Lee and Man prices IPO

Lee & Man follows Weiqiao''s success with another well received IPO from Hong Kong.

A HK$781.9 million ($100 million) IPO for Lee & Man Paper Manufacturing has been completed by bookrunner CLSA. The 187.5 million share deal was priced at HK$4.17 per share, towards the top end of its HK$3.33 to HK$4.50 indicative range.

There is also a 28.12 million share greenshoe, although the percentage of issued share capital will not change even if it is exercised in full, as chairman Patrick Lee has an option to top the family's majority ownership back to 75% again. The public float will be 25%. Alongside the leads, co-leads were Cazenove and BOCI, with Citic and DBS as co-managers.

At an issue price of HK$4.17 per share, the company has been valued at 12.5 times 2004 earnings. This represents a slight discount to comparable mid-cap industrial stocks with a China bias.

Specialists say that while there are no direct comparables, some investors were looking at Weiqiao Textile, which priced on Friday and has a similar growth profile and market share to Lee & Man. The cotton textile producer priced its IPO at 13.6 times forward earnings.

The main difference between the two lies in their distribution patterns.Weiqiao appealed to a much larger Asian audience, while Lee & Man had a more international flavour.

Institutional books are said to have closed 7.5 times covered and retail books 16 times covered, triggering clawbacks that will lift the domestic public offering from 10% to 30%. A total of 100 accounts were allocated with a geographical split, which saw 44% placed in Europe, 29% in the US and 27% in Asia.

"We found that international investors are really buying the China growth story again," says one observer. "Hong Kong based investors are also still keen for the right stock, but there's been a noticeable rotation over the last few weeks back into local heavyweights like Cheung Kong and Sun Hung Kai."

Lee & Man is said to be China's second largest manufacturer of paper for cardboard boxes. The company currently has a 3% market share, but believes this will expand to 4% by the end of next year and 7% the year after that.

Analysts believe industry fragmentation should benefit the company as there is plenty of upside from consolidation. As a big player it is also able to maintain high gross margins around the 25% level and net margins around the 18.5% level. About 75% of its production goes for export related activities.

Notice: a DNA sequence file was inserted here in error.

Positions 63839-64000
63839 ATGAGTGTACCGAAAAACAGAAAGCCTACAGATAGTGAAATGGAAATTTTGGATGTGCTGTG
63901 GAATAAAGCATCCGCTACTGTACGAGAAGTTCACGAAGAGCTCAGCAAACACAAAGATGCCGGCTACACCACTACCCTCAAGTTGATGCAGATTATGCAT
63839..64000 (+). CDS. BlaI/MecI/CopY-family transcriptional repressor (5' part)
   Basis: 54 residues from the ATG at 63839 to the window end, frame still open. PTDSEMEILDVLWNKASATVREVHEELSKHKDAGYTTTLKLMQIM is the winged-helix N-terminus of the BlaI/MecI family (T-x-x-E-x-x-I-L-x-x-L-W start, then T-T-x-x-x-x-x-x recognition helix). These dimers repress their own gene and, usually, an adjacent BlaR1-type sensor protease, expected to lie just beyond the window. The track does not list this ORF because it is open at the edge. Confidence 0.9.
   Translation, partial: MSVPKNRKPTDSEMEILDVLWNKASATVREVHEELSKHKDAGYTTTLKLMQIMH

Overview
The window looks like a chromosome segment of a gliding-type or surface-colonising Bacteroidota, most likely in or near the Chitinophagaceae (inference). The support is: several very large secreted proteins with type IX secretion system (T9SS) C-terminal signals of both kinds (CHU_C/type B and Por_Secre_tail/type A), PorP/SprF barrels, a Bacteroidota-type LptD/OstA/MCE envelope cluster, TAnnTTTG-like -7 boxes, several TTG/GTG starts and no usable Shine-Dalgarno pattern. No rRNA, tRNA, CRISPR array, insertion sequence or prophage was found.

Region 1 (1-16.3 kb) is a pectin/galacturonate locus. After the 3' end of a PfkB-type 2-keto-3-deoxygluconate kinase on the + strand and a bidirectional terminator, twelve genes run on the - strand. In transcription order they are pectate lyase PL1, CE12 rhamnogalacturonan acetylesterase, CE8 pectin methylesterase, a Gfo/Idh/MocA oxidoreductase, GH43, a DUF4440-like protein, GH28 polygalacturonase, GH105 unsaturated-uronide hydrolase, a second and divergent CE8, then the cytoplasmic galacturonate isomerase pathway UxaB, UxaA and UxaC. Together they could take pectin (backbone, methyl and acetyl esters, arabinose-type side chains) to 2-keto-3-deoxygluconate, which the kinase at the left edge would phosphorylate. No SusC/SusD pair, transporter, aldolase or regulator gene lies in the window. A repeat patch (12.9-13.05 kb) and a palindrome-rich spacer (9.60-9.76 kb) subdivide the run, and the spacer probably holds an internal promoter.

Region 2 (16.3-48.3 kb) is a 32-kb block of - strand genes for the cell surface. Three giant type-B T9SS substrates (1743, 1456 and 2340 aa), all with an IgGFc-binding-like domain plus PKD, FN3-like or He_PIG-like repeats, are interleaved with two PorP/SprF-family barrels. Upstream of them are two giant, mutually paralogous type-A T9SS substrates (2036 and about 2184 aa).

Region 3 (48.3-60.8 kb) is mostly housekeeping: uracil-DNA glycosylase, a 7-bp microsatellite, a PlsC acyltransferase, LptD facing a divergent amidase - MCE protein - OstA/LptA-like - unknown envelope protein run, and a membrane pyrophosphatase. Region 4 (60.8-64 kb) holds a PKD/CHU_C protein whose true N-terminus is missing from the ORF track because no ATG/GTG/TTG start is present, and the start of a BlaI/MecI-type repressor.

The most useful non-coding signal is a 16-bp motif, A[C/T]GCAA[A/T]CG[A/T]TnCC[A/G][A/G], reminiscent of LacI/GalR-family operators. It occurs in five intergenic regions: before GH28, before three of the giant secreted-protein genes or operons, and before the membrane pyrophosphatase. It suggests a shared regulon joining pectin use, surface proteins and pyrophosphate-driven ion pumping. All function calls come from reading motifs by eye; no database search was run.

As one observer explains, "Lee & Man produces 650,000 metric tonnes of paper per year, whereas virtually every other paper manufacturer is a small-scale operation producing about 5,000 tonnes.

"Some investors asked why international companies have not moved in to take advantage of the high margins available," he continues. "Those foreign entities, which have set up in China, tend to focus on writing paper rather than paper for boxes. But the main reason derives from the high level of regulation. It takes two years to get all the regulatory approvals in place, then another 18 months to take delivery of the machinery and a further six months to install it."

Bankers say this makes capacity expansion very transparent. And syndicate analysts estimate that supply shortfalls will increase, since China is a net importer of paper and domestic demand is growing 10% a year.

Lee & Man plans to use proceeds from the offering to drive its expansion plan and will double capacity over the next year. The company currently services the Pearl River Delta, but its new focus will be the Yangtze River Delta.

It has a dividend policy to pay-out 40% of net income, but this will be reduced over the next year or so while its new mills are being built.

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